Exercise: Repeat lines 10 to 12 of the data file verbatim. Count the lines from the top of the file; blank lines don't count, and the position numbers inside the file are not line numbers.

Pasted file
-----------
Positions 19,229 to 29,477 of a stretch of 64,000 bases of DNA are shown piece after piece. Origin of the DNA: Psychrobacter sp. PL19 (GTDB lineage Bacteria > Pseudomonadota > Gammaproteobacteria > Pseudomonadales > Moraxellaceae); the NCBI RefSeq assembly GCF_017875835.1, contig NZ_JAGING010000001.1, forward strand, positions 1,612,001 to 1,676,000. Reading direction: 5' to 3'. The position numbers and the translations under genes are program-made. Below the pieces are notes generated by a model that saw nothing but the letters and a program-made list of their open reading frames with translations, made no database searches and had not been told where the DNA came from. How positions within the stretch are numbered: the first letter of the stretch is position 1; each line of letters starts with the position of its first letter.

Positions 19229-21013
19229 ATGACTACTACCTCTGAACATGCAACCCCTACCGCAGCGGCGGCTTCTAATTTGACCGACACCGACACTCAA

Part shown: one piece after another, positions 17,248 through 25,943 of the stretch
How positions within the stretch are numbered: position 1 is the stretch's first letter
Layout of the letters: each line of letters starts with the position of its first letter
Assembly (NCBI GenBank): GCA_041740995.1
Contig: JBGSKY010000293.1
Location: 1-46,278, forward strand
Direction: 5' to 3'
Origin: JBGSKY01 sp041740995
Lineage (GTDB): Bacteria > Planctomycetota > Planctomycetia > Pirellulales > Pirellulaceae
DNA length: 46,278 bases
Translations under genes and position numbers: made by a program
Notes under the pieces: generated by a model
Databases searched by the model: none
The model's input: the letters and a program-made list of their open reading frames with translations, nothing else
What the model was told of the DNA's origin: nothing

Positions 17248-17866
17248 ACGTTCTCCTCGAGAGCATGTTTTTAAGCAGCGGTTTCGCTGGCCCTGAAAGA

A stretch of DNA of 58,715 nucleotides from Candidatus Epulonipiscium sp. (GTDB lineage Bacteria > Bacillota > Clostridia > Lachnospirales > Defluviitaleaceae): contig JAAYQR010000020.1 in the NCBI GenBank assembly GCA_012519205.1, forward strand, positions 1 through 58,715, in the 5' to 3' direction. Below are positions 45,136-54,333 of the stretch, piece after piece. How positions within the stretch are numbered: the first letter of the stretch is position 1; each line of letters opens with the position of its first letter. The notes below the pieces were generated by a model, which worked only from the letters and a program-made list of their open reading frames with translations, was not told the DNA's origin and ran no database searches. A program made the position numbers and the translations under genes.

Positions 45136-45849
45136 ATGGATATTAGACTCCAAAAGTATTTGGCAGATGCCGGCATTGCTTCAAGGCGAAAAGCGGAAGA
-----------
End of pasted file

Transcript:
Direction: 5' to 3'
Origin: JBGSKY01 sp041740995
Lineage (GTDB): Bacteria > Planctomycetota > Planctomycetia > Pirellulales > Pirellulaceae